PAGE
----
Early effects of copper accumulation on methionine metabolism
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- Delgado, M., Pérez-Miguelsanz, J., Garrido, F. et al. Cell. Mol. Life Sci. (2008) 65: 2080. doi:10.1007/s00018-008-8201-4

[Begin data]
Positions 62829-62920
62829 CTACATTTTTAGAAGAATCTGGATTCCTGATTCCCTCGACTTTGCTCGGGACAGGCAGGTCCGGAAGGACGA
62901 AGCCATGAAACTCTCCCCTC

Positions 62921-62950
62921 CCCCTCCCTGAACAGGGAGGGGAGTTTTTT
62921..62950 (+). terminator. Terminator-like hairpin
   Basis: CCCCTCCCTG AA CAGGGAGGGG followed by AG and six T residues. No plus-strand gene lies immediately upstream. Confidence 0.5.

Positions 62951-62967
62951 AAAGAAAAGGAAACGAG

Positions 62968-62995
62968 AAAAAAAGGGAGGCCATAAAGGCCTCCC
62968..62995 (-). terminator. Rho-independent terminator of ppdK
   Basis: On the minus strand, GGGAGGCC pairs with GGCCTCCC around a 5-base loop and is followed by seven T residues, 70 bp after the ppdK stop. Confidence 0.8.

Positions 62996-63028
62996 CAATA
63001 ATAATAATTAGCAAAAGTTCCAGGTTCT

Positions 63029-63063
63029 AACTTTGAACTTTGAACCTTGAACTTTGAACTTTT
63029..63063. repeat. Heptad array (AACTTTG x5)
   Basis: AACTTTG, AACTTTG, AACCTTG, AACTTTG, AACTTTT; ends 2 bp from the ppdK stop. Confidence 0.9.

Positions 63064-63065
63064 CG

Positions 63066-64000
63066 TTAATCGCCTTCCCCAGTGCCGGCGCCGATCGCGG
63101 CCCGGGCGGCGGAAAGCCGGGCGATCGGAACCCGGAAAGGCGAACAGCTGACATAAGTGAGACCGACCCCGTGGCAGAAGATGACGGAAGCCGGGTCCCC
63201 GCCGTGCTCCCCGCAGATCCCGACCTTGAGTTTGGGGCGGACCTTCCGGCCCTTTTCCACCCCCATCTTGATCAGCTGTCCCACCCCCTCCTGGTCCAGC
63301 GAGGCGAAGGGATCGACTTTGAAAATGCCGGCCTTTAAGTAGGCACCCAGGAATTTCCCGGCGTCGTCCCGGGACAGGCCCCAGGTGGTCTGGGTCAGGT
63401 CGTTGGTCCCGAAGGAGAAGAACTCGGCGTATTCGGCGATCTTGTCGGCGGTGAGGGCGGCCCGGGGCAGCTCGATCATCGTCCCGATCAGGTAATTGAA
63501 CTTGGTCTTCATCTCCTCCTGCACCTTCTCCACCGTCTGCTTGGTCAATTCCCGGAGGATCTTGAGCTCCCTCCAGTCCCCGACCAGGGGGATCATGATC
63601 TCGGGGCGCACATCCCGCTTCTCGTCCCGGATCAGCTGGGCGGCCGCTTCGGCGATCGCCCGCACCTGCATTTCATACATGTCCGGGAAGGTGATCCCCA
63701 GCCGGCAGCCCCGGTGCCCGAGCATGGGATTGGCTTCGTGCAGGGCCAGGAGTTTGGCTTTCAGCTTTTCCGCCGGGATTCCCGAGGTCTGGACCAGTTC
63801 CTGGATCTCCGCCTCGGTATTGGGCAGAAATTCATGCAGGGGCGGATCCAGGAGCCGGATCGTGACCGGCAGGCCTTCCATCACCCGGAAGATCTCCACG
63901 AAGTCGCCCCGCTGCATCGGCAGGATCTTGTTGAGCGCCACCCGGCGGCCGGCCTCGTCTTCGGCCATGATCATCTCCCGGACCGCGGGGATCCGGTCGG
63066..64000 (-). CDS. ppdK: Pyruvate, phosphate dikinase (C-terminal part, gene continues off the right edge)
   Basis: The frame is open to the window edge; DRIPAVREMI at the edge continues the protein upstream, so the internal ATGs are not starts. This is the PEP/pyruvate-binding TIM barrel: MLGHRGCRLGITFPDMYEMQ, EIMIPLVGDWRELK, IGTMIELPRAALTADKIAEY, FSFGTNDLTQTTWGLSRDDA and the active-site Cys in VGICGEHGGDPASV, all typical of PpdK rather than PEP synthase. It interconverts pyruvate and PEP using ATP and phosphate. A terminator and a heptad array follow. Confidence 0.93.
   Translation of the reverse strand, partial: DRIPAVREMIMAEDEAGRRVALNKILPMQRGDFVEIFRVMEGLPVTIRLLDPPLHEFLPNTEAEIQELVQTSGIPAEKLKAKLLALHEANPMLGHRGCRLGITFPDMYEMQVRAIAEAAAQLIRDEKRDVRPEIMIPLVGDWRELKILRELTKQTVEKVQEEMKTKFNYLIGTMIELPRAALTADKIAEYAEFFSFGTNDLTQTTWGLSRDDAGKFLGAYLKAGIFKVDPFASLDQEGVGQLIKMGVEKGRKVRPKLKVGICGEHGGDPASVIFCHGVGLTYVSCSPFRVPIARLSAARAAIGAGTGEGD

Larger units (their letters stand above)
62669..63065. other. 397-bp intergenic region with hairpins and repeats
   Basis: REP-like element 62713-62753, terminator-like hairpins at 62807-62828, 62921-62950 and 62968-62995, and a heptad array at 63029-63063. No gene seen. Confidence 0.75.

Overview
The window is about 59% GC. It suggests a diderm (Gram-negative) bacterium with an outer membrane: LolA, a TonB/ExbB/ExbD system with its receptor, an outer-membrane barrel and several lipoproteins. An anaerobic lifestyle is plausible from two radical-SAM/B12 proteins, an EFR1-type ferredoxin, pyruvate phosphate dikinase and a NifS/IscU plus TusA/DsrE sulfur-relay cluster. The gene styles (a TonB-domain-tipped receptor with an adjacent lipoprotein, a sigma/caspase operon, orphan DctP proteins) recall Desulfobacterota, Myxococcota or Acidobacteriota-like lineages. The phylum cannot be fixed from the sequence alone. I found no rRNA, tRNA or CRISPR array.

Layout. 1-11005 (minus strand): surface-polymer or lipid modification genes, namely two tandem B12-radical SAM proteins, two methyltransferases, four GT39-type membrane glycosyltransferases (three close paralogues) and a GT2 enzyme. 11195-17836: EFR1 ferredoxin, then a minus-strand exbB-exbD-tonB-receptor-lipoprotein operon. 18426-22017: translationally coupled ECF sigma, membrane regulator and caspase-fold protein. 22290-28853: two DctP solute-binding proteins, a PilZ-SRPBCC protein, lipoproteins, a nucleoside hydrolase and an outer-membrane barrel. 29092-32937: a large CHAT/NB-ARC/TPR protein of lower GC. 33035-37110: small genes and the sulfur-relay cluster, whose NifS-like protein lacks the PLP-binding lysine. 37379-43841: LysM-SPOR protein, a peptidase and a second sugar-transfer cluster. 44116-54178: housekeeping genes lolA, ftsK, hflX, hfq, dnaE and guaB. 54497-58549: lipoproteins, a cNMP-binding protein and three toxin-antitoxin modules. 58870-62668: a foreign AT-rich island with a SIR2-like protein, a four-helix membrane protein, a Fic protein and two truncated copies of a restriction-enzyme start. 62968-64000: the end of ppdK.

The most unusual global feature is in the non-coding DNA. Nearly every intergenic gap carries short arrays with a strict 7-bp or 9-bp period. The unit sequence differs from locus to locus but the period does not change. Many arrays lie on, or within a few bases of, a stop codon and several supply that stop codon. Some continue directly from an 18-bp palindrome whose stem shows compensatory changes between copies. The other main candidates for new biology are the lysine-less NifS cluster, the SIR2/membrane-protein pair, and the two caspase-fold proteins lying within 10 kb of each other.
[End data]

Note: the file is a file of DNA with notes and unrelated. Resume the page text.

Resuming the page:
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Wilson’s disease is characterized by longterm hepatic accumulation of copper leading to liver disease with reduction of S-adenosylmethionine synthesis. However, the initial changes in this pathway remain unknown and constitute the objective of the present study. Using the Long Evans Cinnamon rat model, early alterations were detected in the mRNA and protein levels, as well as in the activities of several enzymes of the methionine cycle. Notably, the main change was a redox-mediated 80% decrease in the mRNA levels of the methionine adenosyltransferase regulatory subunit as compared to the control group. Moreover, changes in S-adenosylmethionine, S-adenosylhomocysteine, methionine and glutathione levels were also observed. In addition, in vitro experiments show that copper affects the activity and folding of methionine adenosyltransferase catalytic subunits. Taken together, these observations indicate that early copper accumulation alters methionine metabolism with a pattern distinct from that described previously for other liver diseases.